Finally, pediatricians and other primary care physicians and professionals should not downplay the particular brand of expertise they bring to any individual client's case. This is especially true since the tempting analogy to hospitalization for nonbehavioral illnesses ('You would send a child for intensive care for a progressive case of pneumonia, wouldn't you?') is not justified by the present state of treatment efficacy. Knowledge of and involvement with the child's family, awareness of the child's history and overall functioning—including both strengths and weaknesses—and other kinds of information the general practitioner is most likely to be familiar with are often the keys for successfully treating the young patient.


(1) The most effective, enduring, and widespread means for preventing drug and alcohol abuse (including alcoholism) are culturally imparted attitudes and patterns of consumption. Low-alcoholism cultural groups are marked by a relaxed attitude toward appropriate drinking by the young as well as adults. Regular intoxication and particularly alcohol-inspired misbehavior, on the other hand, are condemned by strong, clear family and group norms. (2) The abuse of alcohol and the use of illicit drugs are norms for many groups of young people in the United States. Abuse as defined by periodic (but frequent) excessive use is far and away most common with alcohol among all psychoactive substances; even most cocaine users are casual and intermittent users. The few who use drugs on a daily or nearly daily basis are likely to abuse many substances (including cigarettes, alcohol, and all types of illicit drugs). (3) The characteristics of such multisubstance abusers are, at a social level, association with groups of other young people who also abuse substances, and disadvantaged and minority backgrounds. Such young people are often characterized by low achievement motivation and the absence of other prosocial values and involvements; social, academic, and family alienation; and patterns of antisocial aggressiveness and misconduct. Peer group commonalities in drug abuse are a result of such prior attitudes as well as of peer pressure. (4) These predispositions to alcohol and drug abuse notwithstanding, substance abuse in adolescence or early adulthood is not a good predictor of drug addiction or alcoholism, primarily because most young people outgrow excessive substance use. This is a normal outcome of maturation. It also suggests that therapy should encourage the assumption of values toward work, accomplishment, family, and social institutions that facilitate the maturation process. (5) The benefits of medical treatments for alcoholism and addiction have not been clearly demonstrated. Where therapy shows clear benefits, it is associated with other positive life changes in work, family, and social environments. On the other hand, the danger of adolescent treatment is that it typically identifies substance abuse as a permanent, inbred disease state. The kind of coercive interventions that have become increasingly popular in the 1980s may convince young people they are alcoholics or chemically dependent (addicted) in such a way as to make this a self-fulfilling prophecy.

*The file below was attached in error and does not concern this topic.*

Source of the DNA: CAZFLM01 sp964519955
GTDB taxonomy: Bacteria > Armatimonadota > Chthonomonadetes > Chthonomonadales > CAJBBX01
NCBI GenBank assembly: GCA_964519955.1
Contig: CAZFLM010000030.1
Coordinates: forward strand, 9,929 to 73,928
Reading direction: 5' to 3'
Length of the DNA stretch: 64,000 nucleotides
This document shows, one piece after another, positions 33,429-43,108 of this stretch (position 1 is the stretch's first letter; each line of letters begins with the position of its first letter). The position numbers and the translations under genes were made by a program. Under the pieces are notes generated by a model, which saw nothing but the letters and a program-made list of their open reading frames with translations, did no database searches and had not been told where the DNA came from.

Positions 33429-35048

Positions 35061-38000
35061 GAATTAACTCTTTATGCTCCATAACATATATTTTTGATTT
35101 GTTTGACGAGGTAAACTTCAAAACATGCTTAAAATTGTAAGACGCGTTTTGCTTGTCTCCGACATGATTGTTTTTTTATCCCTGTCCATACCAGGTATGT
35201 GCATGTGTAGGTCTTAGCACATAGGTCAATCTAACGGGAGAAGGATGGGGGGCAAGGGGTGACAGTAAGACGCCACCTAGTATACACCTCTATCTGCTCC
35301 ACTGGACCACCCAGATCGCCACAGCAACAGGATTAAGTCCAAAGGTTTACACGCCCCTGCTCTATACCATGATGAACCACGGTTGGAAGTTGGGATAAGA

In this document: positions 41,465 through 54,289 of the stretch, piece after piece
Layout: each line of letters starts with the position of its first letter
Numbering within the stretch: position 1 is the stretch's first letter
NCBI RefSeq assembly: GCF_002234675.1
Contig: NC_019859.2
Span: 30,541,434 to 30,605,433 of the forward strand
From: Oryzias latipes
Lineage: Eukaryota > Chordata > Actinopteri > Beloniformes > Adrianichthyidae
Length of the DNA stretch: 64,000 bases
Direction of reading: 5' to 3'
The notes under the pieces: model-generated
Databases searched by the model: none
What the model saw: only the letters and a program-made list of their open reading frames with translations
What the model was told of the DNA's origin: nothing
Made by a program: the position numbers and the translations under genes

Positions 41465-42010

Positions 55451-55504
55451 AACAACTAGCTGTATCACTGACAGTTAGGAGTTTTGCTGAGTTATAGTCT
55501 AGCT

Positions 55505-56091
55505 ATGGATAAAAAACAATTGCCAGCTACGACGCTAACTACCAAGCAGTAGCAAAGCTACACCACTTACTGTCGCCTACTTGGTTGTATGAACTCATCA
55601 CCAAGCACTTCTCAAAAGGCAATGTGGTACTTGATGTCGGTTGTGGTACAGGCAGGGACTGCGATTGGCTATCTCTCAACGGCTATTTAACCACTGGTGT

The focus on treatment may fail to confront essential issues facing our society. It ignores the high-risk groups of young people (such as children of unwed, teenaged mothers) whose social conditions guarantee high rates of problem behaviors including substance abuse. These groups must be addressed so as to engage them in positive activities and accomplishments, integrate them into the broader society, and assist them to develop life-sustaining and esteem-gathering skills. At the broader level, America is the country in the Western world with the worst substance abuse problems among the young, despite this country's investment in by far the largest substance abuse treatment industry in the world. It seems the substance abusers who are helped are readily replaced by endless new supplies of young substance abusers and older alcoholics and addicts.

Massive sums spent on the interdiction of drug supply lines and on military and police campaigns against drug dealers likewise have not reduced the number of substance abusers [31]. Nor has a network of drug lecturers, programs, and media campaigns designed to get young people to avoid drugs produced notable success [32]. The chief of the prevention research branch of the NIDA has declared: 'those programs that use scare tactics, moralizing and information alone may actually have put children at increased risk' [33]. Yet these are the most popular and oft-utilized approaches to drug education.

That young people do not have enough of an investment in life to reject opportunities for addiction and unconsciousness is a strong commentary on our society. The reversal of these problems may require interventions we are as yet incapable of conceiving. Recently, I asked secondary school students in a Western city to list their worst fears and greatest aspirations. The leading fears were of dying and of nuclear war (this city was near a nuclear missile site), followed by fears about drugs (which many already were using and others would soon use). We need to be able to convince children that life is worth living and that they are capable, not only of avoiding drugs, but of achieving a worthwhile existence. To do this, we have to create a world that is worth living in; we also must persuasively present values of achievement and positive accomplishment; of friendship and community; of health and self-preservation; of fun and adventure; of responsibility for self and contribution to others; of consciousness and intellectual awareness; and of a commitment to life that goes beyond personal protectiveness and fear [34].